But layreader scarves are not the only item she’s produced for the diocese. Twenty years ago, then-Bishop Bill Hockin had the idea to gift the clergy with millennium stoles. The cost of getting that order filled through regalia companies was astronomical, but her priest at the time, Keith Joyce, suggested her.
That led Betty to make one stole for each of the 82 parishes. Materials were provided by the Diocese and she received $25 each for her efforts. She then made at least another 80 stoles for retired priests, chaplains, and subsequent newcomers at no charge — well over 150 in total.
But that’s not all. When Church Army/Threshold Ministries moved its headquarters to Saint John, commissioned officers were permitted to wear scarves.
“I took on this ministry,” she said, adding each scarf was personalized. “I have made it a practice to pray for everyone that I sew for.”
THOUGHTS ON FINERY
But lovingly and prayerfully sewing all that ornamentation is actually an odd job for a woman who does not go for all that decorative church apparel.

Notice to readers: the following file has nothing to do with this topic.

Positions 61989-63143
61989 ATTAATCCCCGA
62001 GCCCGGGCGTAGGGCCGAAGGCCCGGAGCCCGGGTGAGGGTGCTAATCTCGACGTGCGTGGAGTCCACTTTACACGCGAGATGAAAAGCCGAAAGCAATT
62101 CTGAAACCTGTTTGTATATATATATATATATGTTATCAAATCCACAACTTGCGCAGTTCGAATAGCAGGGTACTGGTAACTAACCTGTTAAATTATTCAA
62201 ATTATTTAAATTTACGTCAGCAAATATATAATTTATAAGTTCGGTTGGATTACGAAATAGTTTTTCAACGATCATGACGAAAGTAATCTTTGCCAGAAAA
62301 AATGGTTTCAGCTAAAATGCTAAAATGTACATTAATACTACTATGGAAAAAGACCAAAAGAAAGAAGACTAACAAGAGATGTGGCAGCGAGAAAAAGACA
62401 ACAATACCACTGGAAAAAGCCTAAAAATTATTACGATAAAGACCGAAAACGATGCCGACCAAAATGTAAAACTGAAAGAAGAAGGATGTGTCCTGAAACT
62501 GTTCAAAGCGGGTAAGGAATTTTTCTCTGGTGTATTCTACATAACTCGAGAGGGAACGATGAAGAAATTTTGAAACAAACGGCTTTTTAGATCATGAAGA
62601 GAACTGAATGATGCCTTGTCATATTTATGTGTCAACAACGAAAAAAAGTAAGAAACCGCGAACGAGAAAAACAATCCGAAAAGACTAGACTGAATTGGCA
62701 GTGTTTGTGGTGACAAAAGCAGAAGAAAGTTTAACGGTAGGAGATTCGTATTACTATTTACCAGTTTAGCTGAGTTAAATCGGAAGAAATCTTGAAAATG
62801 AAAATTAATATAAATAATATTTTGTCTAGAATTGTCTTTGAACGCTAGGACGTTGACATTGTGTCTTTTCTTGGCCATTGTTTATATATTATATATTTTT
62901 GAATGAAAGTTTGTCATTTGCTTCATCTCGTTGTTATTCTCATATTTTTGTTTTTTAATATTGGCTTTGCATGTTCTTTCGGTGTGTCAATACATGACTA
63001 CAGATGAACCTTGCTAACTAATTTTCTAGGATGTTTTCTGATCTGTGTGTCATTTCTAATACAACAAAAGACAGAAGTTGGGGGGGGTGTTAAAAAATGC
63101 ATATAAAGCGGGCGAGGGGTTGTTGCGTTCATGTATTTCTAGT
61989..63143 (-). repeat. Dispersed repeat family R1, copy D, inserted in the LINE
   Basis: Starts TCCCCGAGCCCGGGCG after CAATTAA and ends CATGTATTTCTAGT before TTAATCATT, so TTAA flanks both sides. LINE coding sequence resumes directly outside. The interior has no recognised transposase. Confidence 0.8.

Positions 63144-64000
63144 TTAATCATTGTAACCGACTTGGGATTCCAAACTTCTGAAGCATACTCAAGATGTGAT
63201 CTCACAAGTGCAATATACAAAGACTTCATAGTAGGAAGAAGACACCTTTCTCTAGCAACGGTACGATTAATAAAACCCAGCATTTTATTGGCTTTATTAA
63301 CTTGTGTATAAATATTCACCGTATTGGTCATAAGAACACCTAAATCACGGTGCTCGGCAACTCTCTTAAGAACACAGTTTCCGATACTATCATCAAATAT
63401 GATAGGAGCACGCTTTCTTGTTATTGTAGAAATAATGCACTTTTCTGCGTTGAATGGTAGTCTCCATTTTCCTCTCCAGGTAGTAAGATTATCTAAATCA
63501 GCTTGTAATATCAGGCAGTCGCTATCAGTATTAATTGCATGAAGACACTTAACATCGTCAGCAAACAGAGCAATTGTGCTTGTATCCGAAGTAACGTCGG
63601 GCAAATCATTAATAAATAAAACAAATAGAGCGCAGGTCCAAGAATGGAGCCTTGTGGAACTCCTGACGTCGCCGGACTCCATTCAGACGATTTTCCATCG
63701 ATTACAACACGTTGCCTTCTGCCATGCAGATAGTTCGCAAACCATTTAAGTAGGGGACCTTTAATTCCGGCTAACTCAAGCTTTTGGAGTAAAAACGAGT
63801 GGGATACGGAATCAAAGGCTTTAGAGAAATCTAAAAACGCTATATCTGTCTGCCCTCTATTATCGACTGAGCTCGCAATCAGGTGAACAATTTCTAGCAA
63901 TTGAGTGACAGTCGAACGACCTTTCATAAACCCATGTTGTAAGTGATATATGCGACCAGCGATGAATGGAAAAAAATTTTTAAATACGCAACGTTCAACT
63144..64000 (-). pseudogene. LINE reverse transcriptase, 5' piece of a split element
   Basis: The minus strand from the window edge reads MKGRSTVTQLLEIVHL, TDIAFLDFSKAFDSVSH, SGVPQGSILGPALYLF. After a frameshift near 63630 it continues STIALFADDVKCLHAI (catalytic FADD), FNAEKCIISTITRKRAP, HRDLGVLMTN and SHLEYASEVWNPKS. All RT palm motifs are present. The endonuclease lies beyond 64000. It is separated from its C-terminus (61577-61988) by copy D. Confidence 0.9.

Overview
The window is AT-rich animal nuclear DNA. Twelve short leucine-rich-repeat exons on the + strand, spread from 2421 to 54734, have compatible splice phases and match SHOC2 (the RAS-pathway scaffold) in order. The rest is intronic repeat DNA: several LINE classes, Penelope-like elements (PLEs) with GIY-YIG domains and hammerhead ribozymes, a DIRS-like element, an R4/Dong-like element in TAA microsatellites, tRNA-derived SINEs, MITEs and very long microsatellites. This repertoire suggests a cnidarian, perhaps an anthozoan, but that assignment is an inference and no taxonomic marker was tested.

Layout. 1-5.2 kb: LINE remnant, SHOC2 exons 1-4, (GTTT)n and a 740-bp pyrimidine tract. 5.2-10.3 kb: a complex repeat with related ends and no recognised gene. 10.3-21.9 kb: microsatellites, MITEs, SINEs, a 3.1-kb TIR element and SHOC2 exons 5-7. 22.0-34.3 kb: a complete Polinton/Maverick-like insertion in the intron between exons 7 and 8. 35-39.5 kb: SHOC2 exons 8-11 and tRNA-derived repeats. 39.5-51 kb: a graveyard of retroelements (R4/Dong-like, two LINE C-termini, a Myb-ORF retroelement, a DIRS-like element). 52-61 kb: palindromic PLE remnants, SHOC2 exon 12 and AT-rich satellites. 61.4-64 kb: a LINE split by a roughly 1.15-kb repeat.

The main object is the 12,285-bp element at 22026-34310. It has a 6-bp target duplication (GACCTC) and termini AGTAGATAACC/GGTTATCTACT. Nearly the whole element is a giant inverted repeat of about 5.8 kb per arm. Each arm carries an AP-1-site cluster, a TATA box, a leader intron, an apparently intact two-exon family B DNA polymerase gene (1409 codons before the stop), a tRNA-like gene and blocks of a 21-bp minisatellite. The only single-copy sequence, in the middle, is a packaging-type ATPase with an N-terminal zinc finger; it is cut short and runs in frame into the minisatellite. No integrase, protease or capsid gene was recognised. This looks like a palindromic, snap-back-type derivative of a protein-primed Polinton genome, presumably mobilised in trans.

“I’m not really 100 per cent behind all the finery our clergy wear,” she said. “It’s ironic I’m doing this. Jesus said you don’t need two coats on your back. I honestly think we get hung up on the embellishments. All that finery — it’s divisive. It creates a class distinction.”
She told of a time at Saint Paul’s Hampton, her home church, when thieves broke in and stole the silver. She recalls being quite delighted, thinking it was the best thing that could have happened.
With the rector’s blessing, she set about locating some pottery vessels to replace them, more in keeping with what Jesus might have used at the Last Supper, but before she could finalize a purchase, the thief was caught and the silver returned.